• Navigation menus aren’t sufficient: Giving marketers a lot to consider, Clare Muscutt said, “We’re in this kind of content paradox where we’ve got so much content now that navigation alone won’t take you where you want to go.”

 

  • Insights from website search can be used to inform business strategy: This point is made clear by Nico Beukes, Senior Vice President of Yext when he said: “One client, Central England Co-op, doesn’t sell online but have used the insight they have gained from their on-site search to learn more about their customers. That has allowed them to offer their customers different payment plans, new product lines and even open locations in new places.”

 

A required evolution

A mindset shift must be made to deliver a great customer experience and marketers can no longer look at channels and touch-points in isolation.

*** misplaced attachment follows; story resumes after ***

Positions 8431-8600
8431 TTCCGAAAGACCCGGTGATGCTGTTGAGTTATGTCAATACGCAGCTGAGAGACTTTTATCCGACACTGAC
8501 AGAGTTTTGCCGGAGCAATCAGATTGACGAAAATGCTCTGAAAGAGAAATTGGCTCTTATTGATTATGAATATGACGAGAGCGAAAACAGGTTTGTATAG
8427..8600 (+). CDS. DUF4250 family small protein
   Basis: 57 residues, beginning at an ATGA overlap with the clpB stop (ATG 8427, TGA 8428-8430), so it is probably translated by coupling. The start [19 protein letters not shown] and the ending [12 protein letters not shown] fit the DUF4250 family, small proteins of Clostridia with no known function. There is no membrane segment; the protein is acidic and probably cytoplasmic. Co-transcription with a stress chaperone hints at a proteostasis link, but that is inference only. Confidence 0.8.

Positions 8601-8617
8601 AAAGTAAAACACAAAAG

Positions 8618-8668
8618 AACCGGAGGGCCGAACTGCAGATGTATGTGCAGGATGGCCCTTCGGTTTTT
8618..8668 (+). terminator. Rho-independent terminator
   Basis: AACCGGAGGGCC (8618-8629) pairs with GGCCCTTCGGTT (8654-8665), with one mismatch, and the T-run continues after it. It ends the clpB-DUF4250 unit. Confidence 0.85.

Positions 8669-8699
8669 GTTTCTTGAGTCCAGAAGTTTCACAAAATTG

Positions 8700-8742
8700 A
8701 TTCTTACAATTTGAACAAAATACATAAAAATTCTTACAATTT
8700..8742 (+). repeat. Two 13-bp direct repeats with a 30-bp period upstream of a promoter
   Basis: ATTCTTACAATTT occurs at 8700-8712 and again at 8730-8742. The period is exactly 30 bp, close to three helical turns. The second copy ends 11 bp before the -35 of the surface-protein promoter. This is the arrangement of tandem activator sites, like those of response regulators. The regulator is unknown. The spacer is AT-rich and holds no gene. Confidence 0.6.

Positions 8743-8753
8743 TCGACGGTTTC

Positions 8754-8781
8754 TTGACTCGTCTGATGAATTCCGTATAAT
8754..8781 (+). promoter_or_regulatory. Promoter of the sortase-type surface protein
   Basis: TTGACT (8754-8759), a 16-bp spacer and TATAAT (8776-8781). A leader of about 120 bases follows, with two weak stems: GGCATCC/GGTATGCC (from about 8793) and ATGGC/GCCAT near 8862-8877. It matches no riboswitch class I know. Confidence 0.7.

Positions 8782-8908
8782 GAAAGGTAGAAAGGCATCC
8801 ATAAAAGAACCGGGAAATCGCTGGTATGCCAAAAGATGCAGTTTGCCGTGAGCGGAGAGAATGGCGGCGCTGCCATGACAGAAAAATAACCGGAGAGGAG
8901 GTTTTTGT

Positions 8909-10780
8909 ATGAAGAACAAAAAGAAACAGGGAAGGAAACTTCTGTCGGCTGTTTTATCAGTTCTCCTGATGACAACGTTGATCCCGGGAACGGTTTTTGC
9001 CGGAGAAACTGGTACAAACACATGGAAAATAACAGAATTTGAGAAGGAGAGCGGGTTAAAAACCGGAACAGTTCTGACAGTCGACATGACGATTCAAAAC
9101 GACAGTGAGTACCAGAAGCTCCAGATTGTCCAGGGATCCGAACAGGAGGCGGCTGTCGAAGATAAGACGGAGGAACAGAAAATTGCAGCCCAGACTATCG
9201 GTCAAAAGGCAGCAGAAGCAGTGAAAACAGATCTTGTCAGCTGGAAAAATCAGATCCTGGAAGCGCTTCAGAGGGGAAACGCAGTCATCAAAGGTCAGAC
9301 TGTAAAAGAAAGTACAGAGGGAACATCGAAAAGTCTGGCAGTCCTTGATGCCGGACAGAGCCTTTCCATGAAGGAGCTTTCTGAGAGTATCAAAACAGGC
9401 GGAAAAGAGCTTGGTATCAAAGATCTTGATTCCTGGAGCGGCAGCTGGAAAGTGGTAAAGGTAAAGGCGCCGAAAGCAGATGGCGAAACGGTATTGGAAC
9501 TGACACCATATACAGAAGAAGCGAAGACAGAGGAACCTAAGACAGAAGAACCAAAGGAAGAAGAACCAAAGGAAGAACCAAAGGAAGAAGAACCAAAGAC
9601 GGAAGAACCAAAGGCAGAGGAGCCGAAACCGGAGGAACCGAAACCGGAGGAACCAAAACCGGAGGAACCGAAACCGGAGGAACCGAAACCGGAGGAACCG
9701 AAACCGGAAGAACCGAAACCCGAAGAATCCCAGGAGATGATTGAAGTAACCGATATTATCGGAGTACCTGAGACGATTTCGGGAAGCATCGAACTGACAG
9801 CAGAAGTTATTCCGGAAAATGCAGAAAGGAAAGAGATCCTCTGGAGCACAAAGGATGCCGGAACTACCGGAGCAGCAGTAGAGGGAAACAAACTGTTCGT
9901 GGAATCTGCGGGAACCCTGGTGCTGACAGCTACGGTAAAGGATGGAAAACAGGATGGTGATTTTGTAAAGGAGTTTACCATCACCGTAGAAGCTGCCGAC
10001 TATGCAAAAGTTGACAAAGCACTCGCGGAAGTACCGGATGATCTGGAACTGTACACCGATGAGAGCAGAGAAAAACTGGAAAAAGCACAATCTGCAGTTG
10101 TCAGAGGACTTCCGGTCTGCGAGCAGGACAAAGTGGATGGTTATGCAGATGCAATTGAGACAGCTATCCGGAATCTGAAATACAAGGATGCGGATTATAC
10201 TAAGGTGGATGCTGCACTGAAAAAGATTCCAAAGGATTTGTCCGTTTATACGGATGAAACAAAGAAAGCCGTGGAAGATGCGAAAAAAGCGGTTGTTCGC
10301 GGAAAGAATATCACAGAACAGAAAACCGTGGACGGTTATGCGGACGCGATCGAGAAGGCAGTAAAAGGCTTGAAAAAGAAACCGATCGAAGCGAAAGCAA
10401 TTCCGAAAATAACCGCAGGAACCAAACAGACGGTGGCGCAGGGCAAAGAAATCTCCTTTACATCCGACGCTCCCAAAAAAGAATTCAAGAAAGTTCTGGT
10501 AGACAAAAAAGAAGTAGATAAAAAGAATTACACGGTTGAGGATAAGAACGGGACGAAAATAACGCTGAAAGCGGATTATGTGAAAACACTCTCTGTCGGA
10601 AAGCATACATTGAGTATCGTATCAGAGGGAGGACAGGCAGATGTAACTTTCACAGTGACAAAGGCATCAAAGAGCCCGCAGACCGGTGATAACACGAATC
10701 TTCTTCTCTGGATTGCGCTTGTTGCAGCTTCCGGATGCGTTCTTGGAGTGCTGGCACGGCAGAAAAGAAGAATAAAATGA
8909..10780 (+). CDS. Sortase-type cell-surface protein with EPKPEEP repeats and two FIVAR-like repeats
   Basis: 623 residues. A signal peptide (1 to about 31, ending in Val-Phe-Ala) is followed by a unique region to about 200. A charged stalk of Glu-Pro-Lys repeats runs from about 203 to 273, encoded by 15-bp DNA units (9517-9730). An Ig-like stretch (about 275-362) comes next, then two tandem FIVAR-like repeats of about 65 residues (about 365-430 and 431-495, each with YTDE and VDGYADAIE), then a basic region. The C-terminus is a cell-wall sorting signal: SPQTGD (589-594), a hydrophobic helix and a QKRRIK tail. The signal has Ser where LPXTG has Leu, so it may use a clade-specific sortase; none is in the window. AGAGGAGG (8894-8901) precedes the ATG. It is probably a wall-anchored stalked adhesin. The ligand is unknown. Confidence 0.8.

Senior marketers need to see the whole picture, including website search, and ensure that every element is owned, invested in and managed efficiently.

Doing this effectively will enable businesses to deliver consistent and valuable omnichannel customer experience that customers have come to expect and this will in turn keep them loyal to the business. 

Otherwise, as Claire Boscq-Scott stresses, “Anytime your customer can’t get what they want from you, they’ll go to your competition. Not only are you losing customers, you’re losing revenue, and you’re losing loyalty. It’s just a very, simple business mindset.”

To find out how we can help your marketing team to improve your customer’s experience by enhancing your website search tool, schedule a personal demo today.

You can download the free whitepaper on our publications page.